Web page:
If the law and the prophets could have provided some warning to the rich man, there must more than his wealth that matters in this parable about him and Lazarus.
Selected posts from around our network of affiliated bloggers
It’s a joy to engage face-to-face again with students in the classroom. But it also brings a constant stream of decisions about how to build a learning community.
At Sunday night's Emmys, I was thrilled to see Sarah Paulson win an award for her work in The People v. O.J. Simpson: American Crime Story.
Some bemoaned yesterday's difficult Gospel passage. As I look at the Gospel lesson for this coming Sunday, however, I think it may be even more difficult but for the opposite reason.
You don't want a nice church, or so I am led to understand. You want a church that zealously defends the Truth.
Silly me, I thought I had a lot to show our newest first graders.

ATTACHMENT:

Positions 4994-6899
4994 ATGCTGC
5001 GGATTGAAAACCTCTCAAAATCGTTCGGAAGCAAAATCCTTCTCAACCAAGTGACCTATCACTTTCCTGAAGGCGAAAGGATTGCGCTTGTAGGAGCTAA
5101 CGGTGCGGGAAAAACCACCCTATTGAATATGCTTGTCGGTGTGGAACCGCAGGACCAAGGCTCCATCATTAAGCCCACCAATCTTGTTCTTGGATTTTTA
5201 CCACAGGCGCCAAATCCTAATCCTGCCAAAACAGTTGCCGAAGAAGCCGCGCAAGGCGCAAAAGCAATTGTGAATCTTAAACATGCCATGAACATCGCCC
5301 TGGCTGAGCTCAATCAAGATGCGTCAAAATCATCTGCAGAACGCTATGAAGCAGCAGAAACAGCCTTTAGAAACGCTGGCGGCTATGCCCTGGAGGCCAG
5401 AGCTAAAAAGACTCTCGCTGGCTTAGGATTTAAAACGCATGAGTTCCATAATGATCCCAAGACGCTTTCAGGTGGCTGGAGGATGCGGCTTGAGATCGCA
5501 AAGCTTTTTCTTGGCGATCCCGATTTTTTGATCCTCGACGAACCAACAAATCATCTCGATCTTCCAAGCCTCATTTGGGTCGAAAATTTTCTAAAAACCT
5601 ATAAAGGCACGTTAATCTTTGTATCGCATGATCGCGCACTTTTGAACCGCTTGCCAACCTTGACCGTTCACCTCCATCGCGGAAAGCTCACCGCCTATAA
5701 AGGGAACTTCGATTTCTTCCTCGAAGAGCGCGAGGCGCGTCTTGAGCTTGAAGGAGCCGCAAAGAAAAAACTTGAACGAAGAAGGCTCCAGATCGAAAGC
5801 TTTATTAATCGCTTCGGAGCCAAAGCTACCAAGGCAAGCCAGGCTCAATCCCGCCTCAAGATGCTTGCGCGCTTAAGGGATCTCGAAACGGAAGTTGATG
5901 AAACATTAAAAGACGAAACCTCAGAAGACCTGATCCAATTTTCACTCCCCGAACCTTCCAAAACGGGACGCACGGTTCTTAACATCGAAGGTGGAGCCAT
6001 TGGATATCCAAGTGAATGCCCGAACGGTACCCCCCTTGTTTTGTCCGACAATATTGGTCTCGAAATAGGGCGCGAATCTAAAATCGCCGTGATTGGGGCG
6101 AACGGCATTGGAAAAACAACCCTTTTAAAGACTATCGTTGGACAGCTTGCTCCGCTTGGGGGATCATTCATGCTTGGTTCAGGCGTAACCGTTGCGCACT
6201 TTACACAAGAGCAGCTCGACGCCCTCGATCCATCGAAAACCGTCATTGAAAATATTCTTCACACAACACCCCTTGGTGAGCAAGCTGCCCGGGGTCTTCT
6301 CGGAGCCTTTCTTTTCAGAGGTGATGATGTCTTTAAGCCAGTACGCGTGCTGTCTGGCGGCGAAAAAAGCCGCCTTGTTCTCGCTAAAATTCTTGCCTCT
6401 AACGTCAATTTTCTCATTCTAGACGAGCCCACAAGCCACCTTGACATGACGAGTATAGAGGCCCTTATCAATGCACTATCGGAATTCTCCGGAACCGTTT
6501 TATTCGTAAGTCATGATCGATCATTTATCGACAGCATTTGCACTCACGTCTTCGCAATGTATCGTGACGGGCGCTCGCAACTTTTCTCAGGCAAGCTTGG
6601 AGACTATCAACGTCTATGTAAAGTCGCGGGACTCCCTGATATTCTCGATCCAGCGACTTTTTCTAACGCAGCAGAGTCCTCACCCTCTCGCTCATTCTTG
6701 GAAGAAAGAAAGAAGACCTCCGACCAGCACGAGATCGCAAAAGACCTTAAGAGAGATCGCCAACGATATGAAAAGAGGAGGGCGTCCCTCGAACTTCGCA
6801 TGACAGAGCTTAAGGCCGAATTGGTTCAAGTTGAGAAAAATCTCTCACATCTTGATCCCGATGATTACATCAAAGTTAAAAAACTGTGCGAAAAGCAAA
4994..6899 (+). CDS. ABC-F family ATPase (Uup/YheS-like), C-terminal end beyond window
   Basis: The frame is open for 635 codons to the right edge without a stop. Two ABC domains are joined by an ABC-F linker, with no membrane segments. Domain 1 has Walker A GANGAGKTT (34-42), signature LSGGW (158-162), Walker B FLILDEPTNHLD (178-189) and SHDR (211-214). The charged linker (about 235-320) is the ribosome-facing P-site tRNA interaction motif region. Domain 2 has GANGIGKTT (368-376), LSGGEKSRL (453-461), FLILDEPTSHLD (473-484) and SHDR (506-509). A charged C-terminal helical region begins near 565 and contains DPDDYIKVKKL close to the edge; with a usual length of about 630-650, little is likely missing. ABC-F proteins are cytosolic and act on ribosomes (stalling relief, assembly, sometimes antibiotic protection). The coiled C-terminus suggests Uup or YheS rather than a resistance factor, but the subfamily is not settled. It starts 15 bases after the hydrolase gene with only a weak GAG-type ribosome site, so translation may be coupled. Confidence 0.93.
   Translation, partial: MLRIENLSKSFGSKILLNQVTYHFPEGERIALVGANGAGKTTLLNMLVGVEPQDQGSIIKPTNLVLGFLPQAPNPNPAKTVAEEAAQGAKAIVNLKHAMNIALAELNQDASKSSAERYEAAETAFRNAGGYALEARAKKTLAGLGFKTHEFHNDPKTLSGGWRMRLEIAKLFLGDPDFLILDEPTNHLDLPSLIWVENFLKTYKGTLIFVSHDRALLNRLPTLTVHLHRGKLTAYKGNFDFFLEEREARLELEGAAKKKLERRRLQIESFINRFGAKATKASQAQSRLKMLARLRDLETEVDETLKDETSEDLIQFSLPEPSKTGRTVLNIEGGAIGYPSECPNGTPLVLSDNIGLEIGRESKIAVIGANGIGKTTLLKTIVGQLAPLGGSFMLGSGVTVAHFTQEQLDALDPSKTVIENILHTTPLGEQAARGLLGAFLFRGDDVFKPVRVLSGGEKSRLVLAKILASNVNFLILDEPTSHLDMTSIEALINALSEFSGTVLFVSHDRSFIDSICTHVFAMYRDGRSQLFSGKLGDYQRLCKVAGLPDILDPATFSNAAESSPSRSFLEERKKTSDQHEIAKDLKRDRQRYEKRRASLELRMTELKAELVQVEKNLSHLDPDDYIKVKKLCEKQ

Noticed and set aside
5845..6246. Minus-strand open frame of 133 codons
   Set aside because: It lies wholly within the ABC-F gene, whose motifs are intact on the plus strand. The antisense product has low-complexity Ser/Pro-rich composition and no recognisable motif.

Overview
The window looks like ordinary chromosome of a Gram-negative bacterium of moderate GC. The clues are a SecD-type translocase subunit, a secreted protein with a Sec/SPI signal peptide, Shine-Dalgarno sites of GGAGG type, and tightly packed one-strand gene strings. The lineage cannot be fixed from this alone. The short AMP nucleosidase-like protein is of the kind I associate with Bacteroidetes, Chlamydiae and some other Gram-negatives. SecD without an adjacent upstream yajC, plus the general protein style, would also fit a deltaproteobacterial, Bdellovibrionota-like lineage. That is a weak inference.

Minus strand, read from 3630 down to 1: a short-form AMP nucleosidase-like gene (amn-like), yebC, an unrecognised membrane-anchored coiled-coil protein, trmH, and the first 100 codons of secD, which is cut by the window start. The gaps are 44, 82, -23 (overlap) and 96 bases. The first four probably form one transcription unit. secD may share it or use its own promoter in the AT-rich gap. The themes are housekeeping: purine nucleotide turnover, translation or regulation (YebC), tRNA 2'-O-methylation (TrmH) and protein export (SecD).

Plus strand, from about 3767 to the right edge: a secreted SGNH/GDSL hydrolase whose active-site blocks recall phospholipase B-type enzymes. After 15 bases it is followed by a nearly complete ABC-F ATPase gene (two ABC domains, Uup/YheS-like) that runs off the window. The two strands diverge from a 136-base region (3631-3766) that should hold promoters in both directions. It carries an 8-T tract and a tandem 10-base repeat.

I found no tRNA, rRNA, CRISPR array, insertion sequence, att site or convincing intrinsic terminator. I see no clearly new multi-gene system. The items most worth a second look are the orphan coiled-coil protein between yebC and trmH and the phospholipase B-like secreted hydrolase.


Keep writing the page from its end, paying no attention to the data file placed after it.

“I know you pray a lot, but what actually gets done?”
I like homiletical challenges. I enjoy preaching on Trinity Sunday and when Jesus tells us that anyone who divorces his wife and marries another commits adultery. I like tackling the tough doctrines and demands of the gospel. But Sunday's Gospel lesson, the parable of the dishonest manager? That takes difficult to another order of magnitude.
One of the key stops on the Romans Road to salvation is Romans 3:23. Stop me if you’ve heard it from an evangelical friend of yours—“All have sinned and fall short of the glory of God.” Or, perhaps you haven’t walked that path before; maybe you’ve spent your whole life in mainline Protestantism. If that’s the case, then you are likely familiar with the idea of corporate confession.
Schlaflosigkeit. The German word for insomnia. Our family recently visited dear friends in Germany and my body performed its usual stubborn revolt against the rude imposition of foreign time zones and unfamiliar schedules.